Wind energy can be used to produce clean, free power for homes, farms, and businesses with the use of electric generators, better known as small wind turbines. This recent and popular technology is sweeping across the US, and is allowing individuals to generate their own power, cut the cost of their energy bills, and help the environment by going “green”.
The United States is the world’s leading producer of small wind turbines, and is expected to be for many years to come. In 2009, Congress passed a new Energy Credit encouraging individuals and businesses to use the new technology which they believe will be the future of our country.
As in years past, taxpayers are permitted to take an income tax credit for electricity produced under the electricity production credit (Code Section 45) which is a credit for electricity produced from renewable resources. The credit is 1.5¢ per kilowatt hour (KWH) of electricity produced by the taxpayer from qualified energy resources at a qualified facility during a 10 year period and sold by the taxpayer (the producer of the electricity eligible for the credit) to an unrelated person during the tax year. Taxpayers can elect to receive a Section 1603 30% grant in lieu of the electricity production credit, but may not receive both a credit and this grant. The electricity production credit is reduced by any other government grants, subsidies, or other credits. This credit was extended by The Working Families Tax Relief Act of 2004.
In 2009, the Energy Credit (Code Section 48) was passed and allows taxpayers a 30% income tax credit on the cost of qualified small wind energy property. The definition of “qualified small wind energy property” means property which uses a qualifying small wind turbine to generate electricity. The definition of “qualifying small wind turbine” means a wind turbine which has a nameplate capacity of not more than 100 kilowatts. Any qualified wind facility is eligible as long as the facility is placed in service in 2009, 2010, 2011, or 2012.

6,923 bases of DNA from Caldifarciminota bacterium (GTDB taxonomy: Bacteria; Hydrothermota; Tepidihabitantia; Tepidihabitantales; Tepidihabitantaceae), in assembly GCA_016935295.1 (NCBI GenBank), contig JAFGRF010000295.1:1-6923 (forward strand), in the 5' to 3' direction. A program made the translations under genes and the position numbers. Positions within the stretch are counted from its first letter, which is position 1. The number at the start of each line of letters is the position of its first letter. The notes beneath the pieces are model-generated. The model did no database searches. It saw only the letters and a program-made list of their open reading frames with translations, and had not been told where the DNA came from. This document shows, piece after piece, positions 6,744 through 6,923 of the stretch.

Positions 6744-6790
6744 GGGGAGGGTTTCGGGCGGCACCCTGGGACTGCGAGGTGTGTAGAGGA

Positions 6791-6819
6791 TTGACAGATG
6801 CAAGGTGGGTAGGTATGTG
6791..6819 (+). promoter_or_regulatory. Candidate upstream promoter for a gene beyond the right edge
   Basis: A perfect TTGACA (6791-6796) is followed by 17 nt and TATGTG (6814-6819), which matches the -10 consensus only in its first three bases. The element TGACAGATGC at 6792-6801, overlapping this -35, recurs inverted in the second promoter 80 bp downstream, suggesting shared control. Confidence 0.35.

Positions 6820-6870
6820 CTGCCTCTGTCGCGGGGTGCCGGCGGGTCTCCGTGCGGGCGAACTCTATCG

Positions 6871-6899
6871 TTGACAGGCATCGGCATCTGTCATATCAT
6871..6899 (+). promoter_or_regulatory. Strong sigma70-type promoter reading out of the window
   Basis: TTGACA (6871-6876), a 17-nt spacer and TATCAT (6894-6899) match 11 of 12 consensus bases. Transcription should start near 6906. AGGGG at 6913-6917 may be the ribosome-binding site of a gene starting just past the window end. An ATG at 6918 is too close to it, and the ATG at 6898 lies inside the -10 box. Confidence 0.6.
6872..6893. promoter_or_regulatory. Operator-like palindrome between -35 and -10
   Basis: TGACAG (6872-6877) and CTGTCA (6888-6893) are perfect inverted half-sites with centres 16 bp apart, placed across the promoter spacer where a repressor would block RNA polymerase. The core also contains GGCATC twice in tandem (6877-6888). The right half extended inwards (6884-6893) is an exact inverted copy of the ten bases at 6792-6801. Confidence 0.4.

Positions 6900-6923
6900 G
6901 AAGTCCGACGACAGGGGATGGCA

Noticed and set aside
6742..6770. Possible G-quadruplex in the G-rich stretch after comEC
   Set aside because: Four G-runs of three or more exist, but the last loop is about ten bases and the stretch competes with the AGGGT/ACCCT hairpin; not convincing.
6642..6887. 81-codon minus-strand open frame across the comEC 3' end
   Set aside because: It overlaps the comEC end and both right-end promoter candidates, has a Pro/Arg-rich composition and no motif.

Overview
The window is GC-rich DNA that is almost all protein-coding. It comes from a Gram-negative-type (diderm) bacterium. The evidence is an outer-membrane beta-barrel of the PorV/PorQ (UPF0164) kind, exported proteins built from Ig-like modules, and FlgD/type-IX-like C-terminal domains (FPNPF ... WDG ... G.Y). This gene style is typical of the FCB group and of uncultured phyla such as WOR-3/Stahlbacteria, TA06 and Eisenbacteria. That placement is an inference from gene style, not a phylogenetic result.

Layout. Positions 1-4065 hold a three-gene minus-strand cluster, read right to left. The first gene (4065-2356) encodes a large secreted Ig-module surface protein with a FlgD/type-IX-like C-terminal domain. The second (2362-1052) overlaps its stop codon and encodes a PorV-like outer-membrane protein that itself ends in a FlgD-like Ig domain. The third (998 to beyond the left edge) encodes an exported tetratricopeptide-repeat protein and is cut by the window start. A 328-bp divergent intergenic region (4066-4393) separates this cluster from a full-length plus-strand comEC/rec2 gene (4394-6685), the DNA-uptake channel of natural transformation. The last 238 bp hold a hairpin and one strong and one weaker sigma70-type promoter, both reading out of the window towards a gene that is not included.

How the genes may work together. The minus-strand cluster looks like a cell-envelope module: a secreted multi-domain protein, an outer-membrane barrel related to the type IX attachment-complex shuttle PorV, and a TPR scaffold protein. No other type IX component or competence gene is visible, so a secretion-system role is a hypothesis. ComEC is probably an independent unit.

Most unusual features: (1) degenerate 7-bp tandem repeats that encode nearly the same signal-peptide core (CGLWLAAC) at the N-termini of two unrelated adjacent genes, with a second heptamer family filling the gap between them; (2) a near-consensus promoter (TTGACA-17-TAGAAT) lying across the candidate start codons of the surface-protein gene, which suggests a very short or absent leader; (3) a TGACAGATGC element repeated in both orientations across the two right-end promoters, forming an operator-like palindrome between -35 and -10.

For qualified property that is part of qualified investment credit facilities (code Section 45 above), taxpayers can make an irrevocable election to take a 30% energy credit under Code Section 48 instead of the electricity production credit, as long as no credit has been take under Code Section 45. However, a taxpayer can not take both the energy credit and the electricity production credit. It is important for the taxpayer to evaluate which of the two credits will be more advantageous when preparing their tax return.
In addition to the above Federal credits, many states have also adopted programs and incentives for producing electricity from certain renewable resources, of which one is wind energy. OHIO has adopted wind energy incentive programs which are listed below.
Ohio Taxpayers & Residents
The Renewable Energy Program (NOFA 08-09) is a grant program to assist with reducing the cost of the wind energy project for commercial, industrial, and institutional government entities in Ohio.
The Residential Wind Energy Incentive (Wind Electric / Wind Turbines) (NOFA 09-02) is a program that awards grants up to a maximum of $25,000 to residential homeowners for the implementation of wind energy technologies. Qualifying applicants will be eligible to apply for grant assistance to cover a portion of the costs of eligible projects who have an active account and are connected to the electric grid with one of the four participating electric distribution companies in the State of Ohio: American Electric Power, Duke Energy, First Energy, and Dayton Power and Light.
Applications started to be accepted on December 31, 2008 with an expected turn around of 30 days to determine whether the application is approved or denied. Applicants are accepted on a first-come, first serve basis until all funds are awarded. Projects are to be completed no later than 12 months from the date of the grant execution. Funds will be given when the project is complete and a final inspection approval.
In addition to these programs above, there are other incentives/credits that taxpayers can take advantage of by using wind energy. Some of these are:
1) Real estate exemption on the part of the land that the turbine is occupied on
2) Credit on utility bills for electricity distributed to utility lines, and
3) Payments received from utility companies by selling wind power to them
The Ohio Department of Development office has grants available for Ohio manufacturers that implement energy efficient projects. The manufacturer’s investment must be in energy efficient equipment, the grant incentive is 25% of the cost, and the maximum grant award is $50,000.
The Ohio Department of Development office has grants available for the Renewable Energy Program. Wind electric systems can receive a maximum 40% incentive with the maximum incentive of $200,000.
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